TALENT IS NOT ENOUGH: I didn't learn this lesson through a formal teacher. I learned it though observation. When I was growing up, there were many players in my circle who just "had it." They didn't practice, but they were amazing players. They were really talented players. They don't make a living doing it. They don't play anymore. And they all regret it. Since I never had "it," I always had to work harder than they did. I eventually outworked them.
Funny thing is, the harder I worked, the more skilled I became at guitar, the more opportunities came my way and that eventually led to me pursuing and achieving my dream: to play guitar for a living. There is the difference between talent and skill. We all have talent. We all have the talent to become the next Steve Vai, Derek Jeter or Pablo Picasso, but to achieve the highest level we can be, we have to become skilled like they are/were.
Skill takes hard work, perseverance, dedication and practice, practice and practice. There is no magic pill we can take to become skilled at guitar or anything, for that matter. Talent is not enough and will never be enough. There are no such things as prodigies; just average talented people working their behinds off to become the best they can be.
Notice how all the greats at any given field or profession make it look easy. It's hard work to make it look that easy, not talent. If it was just talent, then we would all be great. A wise man once said, "Talent is one step away from lazy." I can certainly testify to the fact that hard work and dedication will get you everywhere. This philosophy is probably the single most important lesson I have ever learned. This belief has and is still working for me and can and work for you.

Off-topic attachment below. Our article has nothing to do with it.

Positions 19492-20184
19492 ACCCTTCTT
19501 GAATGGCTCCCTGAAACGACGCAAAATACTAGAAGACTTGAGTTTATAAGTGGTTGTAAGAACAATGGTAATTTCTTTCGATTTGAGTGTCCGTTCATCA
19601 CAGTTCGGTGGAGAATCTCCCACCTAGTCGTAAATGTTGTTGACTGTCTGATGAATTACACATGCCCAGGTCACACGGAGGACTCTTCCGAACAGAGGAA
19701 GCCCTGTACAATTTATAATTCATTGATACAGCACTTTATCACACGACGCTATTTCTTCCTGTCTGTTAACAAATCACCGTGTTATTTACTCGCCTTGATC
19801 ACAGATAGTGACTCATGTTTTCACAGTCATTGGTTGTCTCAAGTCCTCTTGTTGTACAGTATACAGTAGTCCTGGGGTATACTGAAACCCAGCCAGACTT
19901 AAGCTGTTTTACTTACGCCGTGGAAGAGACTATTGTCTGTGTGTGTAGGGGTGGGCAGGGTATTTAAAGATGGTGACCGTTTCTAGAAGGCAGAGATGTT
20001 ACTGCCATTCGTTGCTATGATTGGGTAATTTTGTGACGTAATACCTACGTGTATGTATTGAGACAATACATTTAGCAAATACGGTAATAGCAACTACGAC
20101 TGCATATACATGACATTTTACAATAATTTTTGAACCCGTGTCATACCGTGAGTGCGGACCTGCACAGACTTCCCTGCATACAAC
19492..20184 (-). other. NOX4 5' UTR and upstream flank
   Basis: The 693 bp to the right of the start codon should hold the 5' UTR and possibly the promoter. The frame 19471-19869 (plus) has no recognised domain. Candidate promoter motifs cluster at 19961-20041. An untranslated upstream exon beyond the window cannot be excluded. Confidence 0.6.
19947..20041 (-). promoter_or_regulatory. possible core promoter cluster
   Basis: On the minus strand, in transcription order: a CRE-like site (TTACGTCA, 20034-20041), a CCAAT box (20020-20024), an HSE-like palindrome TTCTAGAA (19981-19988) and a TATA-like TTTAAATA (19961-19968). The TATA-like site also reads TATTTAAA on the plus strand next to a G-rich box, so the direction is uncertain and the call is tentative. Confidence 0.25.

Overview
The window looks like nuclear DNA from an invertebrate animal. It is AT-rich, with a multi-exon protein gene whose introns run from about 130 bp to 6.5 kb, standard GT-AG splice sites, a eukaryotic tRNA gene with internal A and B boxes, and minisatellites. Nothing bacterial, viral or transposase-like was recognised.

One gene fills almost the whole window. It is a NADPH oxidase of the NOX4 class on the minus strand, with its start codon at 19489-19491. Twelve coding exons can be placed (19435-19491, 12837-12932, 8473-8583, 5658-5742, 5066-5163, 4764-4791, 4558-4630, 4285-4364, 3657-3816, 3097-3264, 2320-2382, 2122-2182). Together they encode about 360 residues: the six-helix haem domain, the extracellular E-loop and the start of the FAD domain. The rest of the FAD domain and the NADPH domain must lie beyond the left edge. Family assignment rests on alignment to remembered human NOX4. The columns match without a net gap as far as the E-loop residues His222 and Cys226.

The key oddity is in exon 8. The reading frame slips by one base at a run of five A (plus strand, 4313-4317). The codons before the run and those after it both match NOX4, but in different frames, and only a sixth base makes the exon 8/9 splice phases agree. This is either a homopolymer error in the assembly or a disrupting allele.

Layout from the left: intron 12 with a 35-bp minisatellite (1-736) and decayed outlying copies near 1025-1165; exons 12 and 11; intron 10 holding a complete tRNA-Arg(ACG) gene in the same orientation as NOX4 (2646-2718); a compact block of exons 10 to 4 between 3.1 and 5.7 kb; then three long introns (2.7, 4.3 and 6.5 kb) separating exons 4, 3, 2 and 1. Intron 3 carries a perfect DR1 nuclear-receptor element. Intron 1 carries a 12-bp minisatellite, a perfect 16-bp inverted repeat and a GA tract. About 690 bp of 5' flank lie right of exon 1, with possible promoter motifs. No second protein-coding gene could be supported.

So, with that in mind: GET TO IT! Pick up that guitar and play, just like yesterday, people ...
Thank you for reading and any comments and or observations are always welcome!
Guitarist Richard Rossicone is a veteran of the New York City and Long Island original and cover band scene. He's been playing since he was 8, when he attended his first concert (Kiss) and saw Pete Townshend smash a guitar. He has studied with various instructors over the years, which led him to a career in music therapy. He began his educational journey at Queensboro Community College, where the faculty introducing him to classical music. He received his associate's degree in fine arts in 1997 and went on to receive his bachelor's in music therapy in 2001 and his master's in music therapy from New York University in 2004. He's been Board Certified as a music therapist since 2002. Richard continued his studies at C.W. Post University, pursuing a second master's degree in classical guitar performance and music history, studying under Harris Becker. He's been teaching guitar, piano and theory since 2002 and in 2006 started his own company, Rossicone Music Studios. Visit him at Axgrinder.com and his Complete Guitarist Facebook page.